Health Care A “Growth Engine”

BOSTON — The New England Economic Partnership released a study last month showing that health care is one of the top three sectors (along with education and business services) that will serve as the state’s “growth engines” through the end of 2005, creating two-thirds of the new jobs in Massachusetts during that time.

 

Statistics from the Mass. Dept. of Employment and Training support the partnership’s conclusion, showing that, between January 2001 and January 2004 — when Massachusetts unemployment fell by 7{06cf2b9696b159f874511d23dbc893eb1ac83014175ed30550cfff22781411e5} — health services employment rose 6{06cf2b9696b159f874511d23dbc893eb1ac83014175ed30550cfff22781411e5} and hospital employment by 12{06cf2b9696b159f874511d23dbc893eb1ac83014175ed30550cfff22781411e5}. But further growth opportunities still exist; hospitals are still dealing with shortages, resulting in vacancies among nurses, radiological technicians, and pharmacists, among other areas.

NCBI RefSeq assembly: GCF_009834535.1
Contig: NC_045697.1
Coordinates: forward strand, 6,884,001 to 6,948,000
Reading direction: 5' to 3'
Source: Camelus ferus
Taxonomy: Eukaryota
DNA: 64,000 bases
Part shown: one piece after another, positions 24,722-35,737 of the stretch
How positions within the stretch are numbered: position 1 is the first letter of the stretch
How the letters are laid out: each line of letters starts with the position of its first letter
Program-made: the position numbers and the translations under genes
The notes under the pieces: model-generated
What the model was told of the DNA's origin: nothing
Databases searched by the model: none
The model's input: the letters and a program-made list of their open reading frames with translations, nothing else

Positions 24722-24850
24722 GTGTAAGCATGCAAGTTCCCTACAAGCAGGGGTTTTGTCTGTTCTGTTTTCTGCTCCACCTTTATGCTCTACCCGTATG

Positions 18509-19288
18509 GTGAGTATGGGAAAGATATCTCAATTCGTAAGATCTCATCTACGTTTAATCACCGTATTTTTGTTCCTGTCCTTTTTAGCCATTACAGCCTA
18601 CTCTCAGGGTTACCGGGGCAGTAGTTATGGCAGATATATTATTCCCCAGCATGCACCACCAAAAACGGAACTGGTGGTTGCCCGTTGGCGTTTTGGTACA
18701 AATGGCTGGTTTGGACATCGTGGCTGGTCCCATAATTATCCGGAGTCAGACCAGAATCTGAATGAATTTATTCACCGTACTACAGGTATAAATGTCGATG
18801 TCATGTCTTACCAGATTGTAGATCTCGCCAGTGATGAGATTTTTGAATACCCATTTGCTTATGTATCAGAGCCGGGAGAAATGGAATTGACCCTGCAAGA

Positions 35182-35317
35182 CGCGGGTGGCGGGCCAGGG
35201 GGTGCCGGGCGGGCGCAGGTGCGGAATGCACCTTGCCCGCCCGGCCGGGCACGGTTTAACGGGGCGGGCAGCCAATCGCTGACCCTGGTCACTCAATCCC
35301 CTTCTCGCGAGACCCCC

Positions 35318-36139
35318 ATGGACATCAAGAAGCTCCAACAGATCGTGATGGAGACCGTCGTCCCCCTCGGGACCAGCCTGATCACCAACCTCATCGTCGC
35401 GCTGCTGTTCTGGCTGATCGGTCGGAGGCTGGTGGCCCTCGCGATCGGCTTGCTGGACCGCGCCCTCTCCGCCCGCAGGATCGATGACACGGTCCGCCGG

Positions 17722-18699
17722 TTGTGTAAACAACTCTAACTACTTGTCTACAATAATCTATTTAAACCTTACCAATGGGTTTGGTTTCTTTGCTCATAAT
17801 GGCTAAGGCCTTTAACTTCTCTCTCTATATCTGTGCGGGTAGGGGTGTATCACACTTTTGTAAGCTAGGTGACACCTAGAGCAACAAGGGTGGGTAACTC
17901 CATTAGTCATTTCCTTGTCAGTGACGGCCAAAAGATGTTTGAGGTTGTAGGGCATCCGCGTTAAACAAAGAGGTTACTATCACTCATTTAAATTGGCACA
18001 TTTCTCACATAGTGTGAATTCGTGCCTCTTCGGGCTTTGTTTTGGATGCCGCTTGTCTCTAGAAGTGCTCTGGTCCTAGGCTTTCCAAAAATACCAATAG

People are pursuing the opportunities health care careers afford, but there are waiting lists to get into specific education programs due to a lack of faculty at area colleges, said Mass. Hospital Assoc. President Ronald Hollander.

According to the American Assoc. of Colleges of Nursing, this clogged pipeline at the educational level resulted in 11,3045 qualified applicants being turned away from nursing schools in 2001, he said. “These are good jobs, people are interested in them, and we don’t need to create them,” he continued. “We just need to fill them.”